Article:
Muriel Sarah Spark: The Ballad of Peckham Rye (2807 words)

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Spark said of her fifth novel, The Ballad of Peckham Rye (1960), that she wanted “to write something light and lyrical – as near a poem as a novel could get, and in as few words as possible” (“How I became a Novelist” 1960). Contemporary reviews of the novel emphasised its lightness, but not its “poetry”. A typical review in The New York Times, for example, praised, with faint damnation, Spark's “fresh comic style”. It declares: “[no] one is going to read any subtle meanings into her tale . . . . [The Ballad of Peckham Rye] rests firmly on gags and nothing more; but the gags have been concealed with ingenuity, the pace is swift, the characters . . . familiar enough” (www:nytimes.com/books/01/0…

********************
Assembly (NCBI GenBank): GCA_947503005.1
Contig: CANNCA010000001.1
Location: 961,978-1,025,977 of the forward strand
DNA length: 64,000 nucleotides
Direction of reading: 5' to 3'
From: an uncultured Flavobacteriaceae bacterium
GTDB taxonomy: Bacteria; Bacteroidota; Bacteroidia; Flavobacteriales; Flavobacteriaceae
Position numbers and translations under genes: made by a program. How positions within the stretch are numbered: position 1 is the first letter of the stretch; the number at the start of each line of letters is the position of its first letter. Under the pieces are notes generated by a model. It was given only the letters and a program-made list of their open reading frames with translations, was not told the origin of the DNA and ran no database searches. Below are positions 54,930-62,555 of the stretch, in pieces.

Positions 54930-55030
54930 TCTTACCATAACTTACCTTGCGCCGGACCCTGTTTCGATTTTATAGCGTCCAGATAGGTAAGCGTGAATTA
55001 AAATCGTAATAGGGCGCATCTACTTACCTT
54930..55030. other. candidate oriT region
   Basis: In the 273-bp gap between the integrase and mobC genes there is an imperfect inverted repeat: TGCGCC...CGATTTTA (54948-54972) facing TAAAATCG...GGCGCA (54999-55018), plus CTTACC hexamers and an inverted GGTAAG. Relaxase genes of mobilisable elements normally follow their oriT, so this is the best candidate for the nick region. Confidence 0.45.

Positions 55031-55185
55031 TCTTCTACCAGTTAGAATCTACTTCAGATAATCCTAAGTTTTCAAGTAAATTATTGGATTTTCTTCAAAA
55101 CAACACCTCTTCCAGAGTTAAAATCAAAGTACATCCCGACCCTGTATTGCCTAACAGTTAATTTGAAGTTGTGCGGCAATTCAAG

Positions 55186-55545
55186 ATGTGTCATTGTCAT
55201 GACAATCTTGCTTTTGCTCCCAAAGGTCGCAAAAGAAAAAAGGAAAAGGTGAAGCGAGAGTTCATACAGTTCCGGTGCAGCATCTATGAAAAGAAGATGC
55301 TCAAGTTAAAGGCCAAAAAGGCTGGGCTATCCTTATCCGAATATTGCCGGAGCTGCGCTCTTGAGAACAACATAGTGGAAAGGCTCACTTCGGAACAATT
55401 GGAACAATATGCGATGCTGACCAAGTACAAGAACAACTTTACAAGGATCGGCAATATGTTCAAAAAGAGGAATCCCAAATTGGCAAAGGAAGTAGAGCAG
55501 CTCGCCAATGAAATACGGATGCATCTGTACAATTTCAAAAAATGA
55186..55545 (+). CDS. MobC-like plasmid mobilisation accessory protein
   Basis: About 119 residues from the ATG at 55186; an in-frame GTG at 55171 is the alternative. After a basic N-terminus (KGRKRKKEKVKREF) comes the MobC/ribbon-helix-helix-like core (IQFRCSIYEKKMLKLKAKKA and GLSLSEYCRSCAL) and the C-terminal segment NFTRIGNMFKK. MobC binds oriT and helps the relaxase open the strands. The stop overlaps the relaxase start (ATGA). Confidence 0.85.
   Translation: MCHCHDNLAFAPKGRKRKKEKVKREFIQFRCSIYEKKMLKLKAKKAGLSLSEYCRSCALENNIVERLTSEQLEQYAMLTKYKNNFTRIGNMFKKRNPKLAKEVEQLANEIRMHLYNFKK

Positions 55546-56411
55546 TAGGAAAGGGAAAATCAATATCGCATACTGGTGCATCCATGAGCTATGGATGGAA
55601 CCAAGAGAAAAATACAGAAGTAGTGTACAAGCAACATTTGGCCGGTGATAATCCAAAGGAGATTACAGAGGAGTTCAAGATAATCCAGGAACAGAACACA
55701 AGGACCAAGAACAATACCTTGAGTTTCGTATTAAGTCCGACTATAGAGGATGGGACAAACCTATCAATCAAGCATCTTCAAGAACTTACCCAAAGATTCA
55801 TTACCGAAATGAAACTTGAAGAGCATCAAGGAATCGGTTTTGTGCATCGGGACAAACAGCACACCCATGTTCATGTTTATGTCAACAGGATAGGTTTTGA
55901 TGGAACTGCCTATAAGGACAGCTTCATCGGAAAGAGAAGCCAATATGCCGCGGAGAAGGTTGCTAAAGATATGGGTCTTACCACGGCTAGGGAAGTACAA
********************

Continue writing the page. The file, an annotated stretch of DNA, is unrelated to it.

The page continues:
Citation:
Scullion, Val. "The Ballad of Peckham Rye". The Literary Encyclopedia. First published 31 July 2002
[https://www.litencyc.com/php/sworks.php?rec=true&UID=1522, accessed 22 October 2017.]


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